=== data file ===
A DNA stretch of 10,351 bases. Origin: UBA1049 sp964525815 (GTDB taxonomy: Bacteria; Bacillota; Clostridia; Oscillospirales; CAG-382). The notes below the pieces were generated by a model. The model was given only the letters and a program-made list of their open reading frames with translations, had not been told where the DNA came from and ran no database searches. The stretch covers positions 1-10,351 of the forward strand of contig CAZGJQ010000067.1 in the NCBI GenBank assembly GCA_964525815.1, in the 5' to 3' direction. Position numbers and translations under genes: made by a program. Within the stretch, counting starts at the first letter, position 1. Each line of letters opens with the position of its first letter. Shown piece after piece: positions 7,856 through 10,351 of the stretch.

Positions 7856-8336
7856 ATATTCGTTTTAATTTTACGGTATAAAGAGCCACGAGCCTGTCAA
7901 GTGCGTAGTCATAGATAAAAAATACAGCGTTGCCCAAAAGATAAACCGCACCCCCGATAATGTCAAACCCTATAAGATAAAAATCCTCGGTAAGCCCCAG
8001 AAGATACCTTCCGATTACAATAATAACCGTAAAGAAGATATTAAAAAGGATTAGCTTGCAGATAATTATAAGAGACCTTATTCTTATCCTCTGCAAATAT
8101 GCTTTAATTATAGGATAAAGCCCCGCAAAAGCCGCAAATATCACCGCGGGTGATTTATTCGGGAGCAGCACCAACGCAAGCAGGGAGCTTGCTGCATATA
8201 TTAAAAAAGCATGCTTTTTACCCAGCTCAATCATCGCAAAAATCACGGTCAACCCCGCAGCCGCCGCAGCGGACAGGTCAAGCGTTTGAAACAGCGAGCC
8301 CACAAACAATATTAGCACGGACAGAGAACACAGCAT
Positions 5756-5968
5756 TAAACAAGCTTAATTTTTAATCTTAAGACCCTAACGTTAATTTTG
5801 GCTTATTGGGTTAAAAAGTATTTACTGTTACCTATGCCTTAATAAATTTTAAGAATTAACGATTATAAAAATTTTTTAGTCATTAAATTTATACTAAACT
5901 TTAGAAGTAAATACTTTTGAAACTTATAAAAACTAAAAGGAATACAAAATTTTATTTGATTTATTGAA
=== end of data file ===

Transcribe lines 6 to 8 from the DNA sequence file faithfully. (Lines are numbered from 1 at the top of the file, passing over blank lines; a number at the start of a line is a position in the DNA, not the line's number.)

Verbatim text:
8101 GCTTTAATTATAGGATAAAGCCCCGCAAAAGCCGCAAATATCACCGCGGGTGATTTATTCGGGAGCAGCACCAACGCAAGCAGGGAGCTTGCTGCATATA
8201 TTAAAAAAGCATGCTTTTTACCCAGCTCAATCATCGCAAAAATCACGGTCAACCCCGCAGCCGCCGCAGCGGACAGGTCAAGCGTTTGAAACAGCGAGCC
8301 CACAAACAATATTAGCACGGACAGAGAACACAGCAT